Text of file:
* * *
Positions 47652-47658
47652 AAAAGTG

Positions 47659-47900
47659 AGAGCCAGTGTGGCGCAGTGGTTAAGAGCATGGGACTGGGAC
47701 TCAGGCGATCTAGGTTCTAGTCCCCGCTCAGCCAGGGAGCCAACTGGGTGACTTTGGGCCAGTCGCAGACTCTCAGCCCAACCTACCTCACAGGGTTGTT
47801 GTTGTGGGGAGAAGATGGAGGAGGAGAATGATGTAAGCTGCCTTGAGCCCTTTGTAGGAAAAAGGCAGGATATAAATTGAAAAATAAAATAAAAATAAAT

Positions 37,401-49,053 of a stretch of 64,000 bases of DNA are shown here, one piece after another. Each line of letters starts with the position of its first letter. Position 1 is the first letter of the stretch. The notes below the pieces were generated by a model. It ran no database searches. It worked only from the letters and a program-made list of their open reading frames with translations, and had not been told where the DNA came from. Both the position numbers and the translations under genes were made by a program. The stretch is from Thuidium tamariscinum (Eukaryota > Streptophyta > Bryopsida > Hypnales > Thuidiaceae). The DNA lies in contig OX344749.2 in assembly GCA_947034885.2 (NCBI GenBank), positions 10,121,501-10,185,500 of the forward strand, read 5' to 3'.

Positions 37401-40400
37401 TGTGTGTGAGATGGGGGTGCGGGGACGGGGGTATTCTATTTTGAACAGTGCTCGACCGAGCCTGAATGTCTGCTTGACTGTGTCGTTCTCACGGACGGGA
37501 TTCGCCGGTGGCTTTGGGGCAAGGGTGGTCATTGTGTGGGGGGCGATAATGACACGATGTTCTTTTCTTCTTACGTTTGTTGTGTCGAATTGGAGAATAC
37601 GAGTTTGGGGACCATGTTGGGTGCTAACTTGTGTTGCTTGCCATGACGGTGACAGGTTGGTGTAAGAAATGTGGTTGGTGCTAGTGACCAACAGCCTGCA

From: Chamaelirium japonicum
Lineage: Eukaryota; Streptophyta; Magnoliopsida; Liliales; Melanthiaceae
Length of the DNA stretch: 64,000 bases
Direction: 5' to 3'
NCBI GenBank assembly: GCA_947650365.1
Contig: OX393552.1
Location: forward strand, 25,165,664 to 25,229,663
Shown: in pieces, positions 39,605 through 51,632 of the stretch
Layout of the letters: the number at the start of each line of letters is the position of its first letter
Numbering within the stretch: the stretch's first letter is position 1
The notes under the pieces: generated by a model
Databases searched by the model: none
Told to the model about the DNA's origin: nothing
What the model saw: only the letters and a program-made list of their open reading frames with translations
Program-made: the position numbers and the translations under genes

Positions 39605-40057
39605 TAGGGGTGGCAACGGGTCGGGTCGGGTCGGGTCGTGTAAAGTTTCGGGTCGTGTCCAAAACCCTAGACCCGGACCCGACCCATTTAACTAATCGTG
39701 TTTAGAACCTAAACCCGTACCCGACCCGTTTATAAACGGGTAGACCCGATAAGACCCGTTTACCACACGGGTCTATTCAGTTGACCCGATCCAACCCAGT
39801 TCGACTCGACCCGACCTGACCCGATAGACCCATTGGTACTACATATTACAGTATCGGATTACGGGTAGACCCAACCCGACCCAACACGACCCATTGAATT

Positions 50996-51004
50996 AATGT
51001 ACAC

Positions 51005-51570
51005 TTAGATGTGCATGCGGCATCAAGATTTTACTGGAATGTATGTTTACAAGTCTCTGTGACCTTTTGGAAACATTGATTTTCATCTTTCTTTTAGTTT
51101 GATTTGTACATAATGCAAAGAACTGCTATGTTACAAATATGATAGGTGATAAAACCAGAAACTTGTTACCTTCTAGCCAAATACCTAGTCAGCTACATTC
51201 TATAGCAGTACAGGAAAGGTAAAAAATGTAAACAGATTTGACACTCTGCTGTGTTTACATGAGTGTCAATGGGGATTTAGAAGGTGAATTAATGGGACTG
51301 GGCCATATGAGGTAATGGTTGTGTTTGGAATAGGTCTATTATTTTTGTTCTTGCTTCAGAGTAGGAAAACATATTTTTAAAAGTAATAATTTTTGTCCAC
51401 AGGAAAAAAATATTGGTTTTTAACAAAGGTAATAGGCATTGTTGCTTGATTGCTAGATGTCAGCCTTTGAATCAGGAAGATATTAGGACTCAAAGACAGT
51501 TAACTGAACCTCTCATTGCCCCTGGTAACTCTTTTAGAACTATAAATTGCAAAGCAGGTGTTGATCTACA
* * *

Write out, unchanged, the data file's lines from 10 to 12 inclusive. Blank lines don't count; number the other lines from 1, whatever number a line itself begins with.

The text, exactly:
37501 TTCGCCGGTGGCTTTGGGGCAAGGGTGGTCATTGTGTGGGGGGCGATAATGACACGATGTTCTTTTCTTCTTACGTTTGTTGTGTCGAATTGGAGAATAC
37601 GAGTTTGGGGACCATGTTGGGTGCTAACTTGTGTTGCTTGCCATGACGGTGACAGGTTGGTGTAAGAAATGTGGTTGGTGCTAGTGACCAACAGCCTGCA

From: Chamaelirium japonicum